The 2018 Hugo nominees have been announced. Ahh, the most prestigious Award in the most marvelous genres of fiction! Science, Fantasy, the marvel of cutting-edge technology, future societies, mystery, wonder, and… No, not really. This is the Hugos we are talking about. You won’t find much of that there.
Going in somewhat blind and not knowing what to expect, a year ago I reviewed the 2017 short-story finalists, and with one or two exceptions, they were all pretty bad, and hardly science fiction or fantasy at all. I don’t expect much of a difference this year, but I have skimmed the stories and, well, there may be a glimmer of hope, but, really, don’t get your hopes up — the bar was set too low anyway.
I’m not going to review or analyze any of the stories today; I will just do a quick overview of this year’s finalists and general landscape.
The Hugos have 17 categories, although I’m interested only in four of five of them. There are (I think) 21 unique authors spread among the Big Four (novel, novelette, novella, and short story.) Unless I have missed someone, three of them (Sarah Pinsker, Yoon Ha Lee, and Vina Jie-Min Prasad) have two nominations in different categories among those four.
Demographically, the nominees are an interesting, and certainly not random, group. Aside from two Singaporean writers and Aliette de Bodard, who is a French-speaker who writes in Engish, all of them are American. Unless I missed someone, I didn’t see any British, Canadian, or Australian writer. There may be even greater geographical concentration according to their states or “literary areas” (California, East Coast, Seattle, whatever) but I’m really not going to bother checking that up.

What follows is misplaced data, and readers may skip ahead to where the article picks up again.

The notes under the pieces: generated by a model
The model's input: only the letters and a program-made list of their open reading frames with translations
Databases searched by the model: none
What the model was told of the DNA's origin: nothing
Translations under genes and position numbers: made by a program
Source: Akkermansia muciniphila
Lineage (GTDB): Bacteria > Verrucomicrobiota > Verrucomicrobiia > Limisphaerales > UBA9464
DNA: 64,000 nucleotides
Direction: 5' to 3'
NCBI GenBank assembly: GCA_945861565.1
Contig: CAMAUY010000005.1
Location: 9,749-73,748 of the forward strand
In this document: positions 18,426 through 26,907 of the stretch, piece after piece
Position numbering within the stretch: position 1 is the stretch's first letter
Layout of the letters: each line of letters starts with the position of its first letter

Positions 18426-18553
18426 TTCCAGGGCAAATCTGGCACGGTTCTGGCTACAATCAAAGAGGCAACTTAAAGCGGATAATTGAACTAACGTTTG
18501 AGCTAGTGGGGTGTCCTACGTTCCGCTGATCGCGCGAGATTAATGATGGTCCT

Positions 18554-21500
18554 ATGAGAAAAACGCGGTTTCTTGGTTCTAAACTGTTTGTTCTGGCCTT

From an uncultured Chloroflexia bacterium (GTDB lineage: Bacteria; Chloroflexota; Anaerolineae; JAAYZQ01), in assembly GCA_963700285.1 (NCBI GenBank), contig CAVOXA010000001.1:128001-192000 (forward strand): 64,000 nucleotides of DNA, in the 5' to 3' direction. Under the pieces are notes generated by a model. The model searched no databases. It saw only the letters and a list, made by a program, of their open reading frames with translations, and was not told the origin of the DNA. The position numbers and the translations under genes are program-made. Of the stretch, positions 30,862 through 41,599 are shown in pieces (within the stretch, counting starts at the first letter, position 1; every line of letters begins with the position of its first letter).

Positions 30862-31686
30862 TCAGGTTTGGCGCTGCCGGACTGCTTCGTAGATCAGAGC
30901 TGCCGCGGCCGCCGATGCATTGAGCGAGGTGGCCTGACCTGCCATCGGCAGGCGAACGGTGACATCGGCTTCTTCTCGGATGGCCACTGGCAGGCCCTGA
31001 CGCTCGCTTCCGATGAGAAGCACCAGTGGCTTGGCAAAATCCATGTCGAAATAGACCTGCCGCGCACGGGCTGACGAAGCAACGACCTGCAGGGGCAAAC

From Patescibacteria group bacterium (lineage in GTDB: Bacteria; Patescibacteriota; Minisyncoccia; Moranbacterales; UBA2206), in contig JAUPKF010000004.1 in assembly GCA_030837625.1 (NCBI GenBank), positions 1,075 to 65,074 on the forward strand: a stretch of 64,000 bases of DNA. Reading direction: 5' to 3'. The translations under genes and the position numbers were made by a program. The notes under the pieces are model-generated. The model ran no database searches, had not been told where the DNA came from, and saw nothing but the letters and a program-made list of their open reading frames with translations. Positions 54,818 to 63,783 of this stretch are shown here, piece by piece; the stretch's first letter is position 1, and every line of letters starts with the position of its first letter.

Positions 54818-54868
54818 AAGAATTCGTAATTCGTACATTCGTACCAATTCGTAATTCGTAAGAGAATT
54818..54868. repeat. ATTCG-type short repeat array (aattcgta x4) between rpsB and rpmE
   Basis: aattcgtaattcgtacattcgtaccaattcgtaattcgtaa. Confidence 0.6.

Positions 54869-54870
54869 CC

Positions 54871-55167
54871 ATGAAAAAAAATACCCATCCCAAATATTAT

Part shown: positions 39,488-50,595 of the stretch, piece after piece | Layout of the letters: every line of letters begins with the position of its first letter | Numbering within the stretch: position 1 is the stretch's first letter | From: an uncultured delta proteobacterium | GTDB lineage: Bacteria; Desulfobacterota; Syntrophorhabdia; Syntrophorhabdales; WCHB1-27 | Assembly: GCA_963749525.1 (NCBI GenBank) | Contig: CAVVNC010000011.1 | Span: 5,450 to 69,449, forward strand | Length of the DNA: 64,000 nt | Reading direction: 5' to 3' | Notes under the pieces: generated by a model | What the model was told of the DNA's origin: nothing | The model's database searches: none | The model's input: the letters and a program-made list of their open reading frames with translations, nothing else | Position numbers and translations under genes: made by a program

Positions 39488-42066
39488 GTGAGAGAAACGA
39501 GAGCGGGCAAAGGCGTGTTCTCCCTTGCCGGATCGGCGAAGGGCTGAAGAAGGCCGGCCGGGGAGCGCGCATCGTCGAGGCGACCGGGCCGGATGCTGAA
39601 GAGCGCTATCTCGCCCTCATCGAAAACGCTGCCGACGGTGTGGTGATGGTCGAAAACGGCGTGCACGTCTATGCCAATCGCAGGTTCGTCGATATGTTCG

The other notable feature is gender representation. There are 21 finalists: 17 women (there may be some LGTB member, though, I haven’t checked them all) and four* men (I almost missed it, but *Yoon Ha Lee, according to Wikipedia, is a trans man.) Two of them, John Scalzi and Kim Stanley Robinson, are science fiction heavyweights in the Best Novel category, but the rest is essentially women’s territory, with almost all the finalists being either quite young or with a strong online (i.e. social media) presence or activity.
The five short stories I will read and later comment are Carnival Nine, by Caroline M. Yoachim, Clearly Lettered in a Mostly Steady Hand, by Fran Wilde, Fandom for Robots, by Vina Jie-Min Prasad, The Martian Obelisk, by Linda Nagata, Sun, Moon, Dust, by Ursula Vernom, and Welcome to your Authentic Indian Experience™, by Rebecca Roanhorse.
Although there are dozens of fantasy and science fiction magazines, three of these six stories were published by Uncanny, and the rest by Tor, Beneath Ceaseless Skies, and Apex. It should be mentioned that Beneath Ceaseless Skies and Uncanny are two of this year’s Best Semiprozine finalists.